Mason Co-Sponsored the First International Symposium on the Well-Being University
By: Whitney Hopler, GMU Center for the Advancement of Well-Being, Communications Coordinator
What if universities all over the world worked together for global well-being? That was the vision the first International Symposium on the Well-Being University explored. The event, which was hosted in June by the University of Lisbon in Portugal and co-sponsored by Mason’s Center for the Advancement of Well-Being, featured participants from five different continents.
“The focus was to explore whether or not there could be a common agenda for well-being worldwide,” said Dr. Nance Lucas, the center’s executive director. Such an agenda is indeed promising, she added. “It really showed that there are cultural influences on well-being, but there is also a common commitment to well-being across cultures.”
Dr. James Maddux, a senior scholar at the center and emeritus professor in clinical psychology, said that Mason is in a strong position to lead the way in global well-being efforts because Mason’s Well-Being University initiative is widely respected internationally. “Many universities around the world are encountering the same kinds of challenges as is Mason – that is, large numbers of students who seem unprepared for the challenges and stresses of higher education and an increasingly competitive world. George Mason University is viewed as a leader in helping to provide students with the ‘life skills’ they will need not only to survive and thrive during their time at Mason but also in their lives after their formal education has ended. Other universities around the world are making the same effort.”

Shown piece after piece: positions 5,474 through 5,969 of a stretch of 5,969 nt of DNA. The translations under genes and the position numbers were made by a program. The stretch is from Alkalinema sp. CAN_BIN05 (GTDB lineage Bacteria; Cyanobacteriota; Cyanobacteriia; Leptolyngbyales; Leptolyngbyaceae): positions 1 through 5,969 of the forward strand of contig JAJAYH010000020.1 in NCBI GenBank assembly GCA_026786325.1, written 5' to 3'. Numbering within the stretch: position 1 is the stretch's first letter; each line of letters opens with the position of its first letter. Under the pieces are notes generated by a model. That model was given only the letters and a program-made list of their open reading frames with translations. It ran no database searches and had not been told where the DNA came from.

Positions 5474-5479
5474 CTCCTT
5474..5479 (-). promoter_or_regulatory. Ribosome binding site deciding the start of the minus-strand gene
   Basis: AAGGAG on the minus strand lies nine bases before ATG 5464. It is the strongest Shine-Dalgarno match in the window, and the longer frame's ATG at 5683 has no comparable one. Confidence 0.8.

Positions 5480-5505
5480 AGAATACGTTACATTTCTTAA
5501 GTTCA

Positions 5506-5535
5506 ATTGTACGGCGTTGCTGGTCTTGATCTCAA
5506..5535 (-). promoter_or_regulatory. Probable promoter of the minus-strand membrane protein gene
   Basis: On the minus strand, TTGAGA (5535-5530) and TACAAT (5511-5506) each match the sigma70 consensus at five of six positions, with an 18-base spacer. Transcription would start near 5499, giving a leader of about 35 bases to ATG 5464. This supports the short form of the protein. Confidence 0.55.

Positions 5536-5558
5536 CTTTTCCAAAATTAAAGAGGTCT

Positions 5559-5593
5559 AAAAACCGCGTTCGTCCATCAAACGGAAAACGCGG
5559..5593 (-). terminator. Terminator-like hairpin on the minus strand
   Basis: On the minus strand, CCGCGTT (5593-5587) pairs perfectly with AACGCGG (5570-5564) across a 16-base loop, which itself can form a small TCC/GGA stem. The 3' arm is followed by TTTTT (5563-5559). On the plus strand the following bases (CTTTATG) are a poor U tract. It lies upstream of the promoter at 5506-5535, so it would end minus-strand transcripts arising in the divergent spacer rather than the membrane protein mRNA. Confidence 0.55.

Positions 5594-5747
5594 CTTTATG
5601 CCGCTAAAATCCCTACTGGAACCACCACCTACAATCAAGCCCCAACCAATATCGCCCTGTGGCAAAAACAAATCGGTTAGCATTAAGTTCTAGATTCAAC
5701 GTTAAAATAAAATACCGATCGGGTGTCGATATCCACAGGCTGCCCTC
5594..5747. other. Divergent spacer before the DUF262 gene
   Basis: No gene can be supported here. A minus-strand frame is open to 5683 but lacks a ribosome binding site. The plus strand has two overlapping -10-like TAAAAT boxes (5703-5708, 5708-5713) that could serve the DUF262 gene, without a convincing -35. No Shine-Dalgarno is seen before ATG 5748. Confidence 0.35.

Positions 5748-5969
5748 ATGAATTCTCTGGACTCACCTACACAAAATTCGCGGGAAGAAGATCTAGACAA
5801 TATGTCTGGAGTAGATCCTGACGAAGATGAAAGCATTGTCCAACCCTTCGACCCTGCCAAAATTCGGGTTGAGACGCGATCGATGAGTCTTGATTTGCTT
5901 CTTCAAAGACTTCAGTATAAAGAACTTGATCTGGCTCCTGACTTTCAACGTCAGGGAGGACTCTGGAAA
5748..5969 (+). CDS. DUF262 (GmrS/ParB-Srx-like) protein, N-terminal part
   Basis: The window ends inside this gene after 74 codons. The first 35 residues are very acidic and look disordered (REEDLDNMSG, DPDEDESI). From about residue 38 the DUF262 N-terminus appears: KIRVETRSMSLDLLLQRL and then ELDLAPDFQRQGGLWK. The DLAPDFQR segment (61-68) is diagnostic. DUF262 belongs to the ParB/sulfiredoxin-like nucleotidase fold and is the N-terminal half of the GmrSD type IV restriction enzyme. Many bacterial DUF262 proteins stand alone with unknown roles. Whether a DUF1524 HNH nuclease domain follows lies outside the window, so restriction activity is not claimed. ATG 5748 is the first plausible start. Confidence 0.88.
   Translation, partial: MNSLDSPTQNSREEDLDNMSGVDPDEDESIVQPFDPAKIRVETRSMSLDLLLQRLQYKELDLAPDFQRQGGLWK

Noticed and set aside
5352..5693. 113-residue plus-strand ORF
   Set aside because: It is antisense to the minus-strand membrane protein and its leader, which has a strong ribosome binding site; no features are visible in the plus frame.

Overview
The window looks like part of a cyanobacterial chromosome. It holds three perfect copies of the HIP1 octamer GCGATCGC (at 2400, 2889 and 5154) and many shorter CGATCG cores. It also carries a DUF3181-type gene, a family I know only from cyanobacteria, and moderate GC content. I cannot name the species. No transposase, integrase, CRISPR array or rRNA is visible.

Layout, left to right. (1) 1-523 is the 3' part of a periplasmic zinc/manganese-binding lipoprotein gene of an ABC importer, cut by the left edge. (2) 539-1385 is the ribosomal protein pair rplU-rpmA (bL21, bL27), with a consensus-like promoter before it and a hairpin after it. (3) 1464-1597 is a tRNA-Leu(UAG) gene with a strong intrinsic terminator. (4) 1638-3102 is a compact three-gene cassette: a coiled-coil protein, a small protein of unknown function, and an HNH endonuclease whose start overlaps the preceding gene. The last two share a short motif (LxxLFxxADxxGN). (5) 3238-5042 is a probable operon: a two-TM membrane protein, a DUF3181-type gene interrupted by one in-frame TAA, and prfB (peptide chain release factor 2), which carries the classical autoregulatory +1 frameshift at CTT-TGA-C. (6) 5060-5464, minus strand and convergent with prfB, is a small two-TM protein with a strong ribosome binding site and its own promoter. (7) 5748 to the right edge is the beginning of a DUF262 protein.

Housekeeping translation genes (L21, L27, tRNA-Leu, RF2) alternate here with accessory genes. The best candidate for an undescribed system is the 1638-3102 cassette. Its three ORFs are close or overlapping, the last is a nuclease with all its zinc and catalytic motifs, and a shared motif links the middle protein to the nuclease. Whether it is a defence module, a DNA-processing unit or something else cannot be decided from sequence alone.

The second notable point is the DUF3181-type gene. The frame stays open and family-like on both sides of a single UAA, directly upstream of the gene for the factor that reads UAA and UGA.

The center co-sponsored the symposium with three groups from the University of Lisbon: the Executive Master’s Program in Applied Positive Psychology, the Platform for Public Happiness at the School of Social and Political Sciences, and the Center for Administration and Public Policies – as well as the Borba Municipality (the town where the meetings took place in a 16thcentury villa and 17th century monastery). As participants exchanged ideas, Lucas said, “There was quite a bit of motivation from everyone in the group to collaborate and support each other’s learning.”
The symposium inspired two potential next steps. Participants are considering working on a book together about global well-being practices, and planning for a possible global well-being conference in Portugal during 2018, said Lucas.
Many wonderful possibilities lie ahead, Maddux said. “We have much to learn from each other, and this conference was a first step in encouraging information-sharing and possible collaboration.”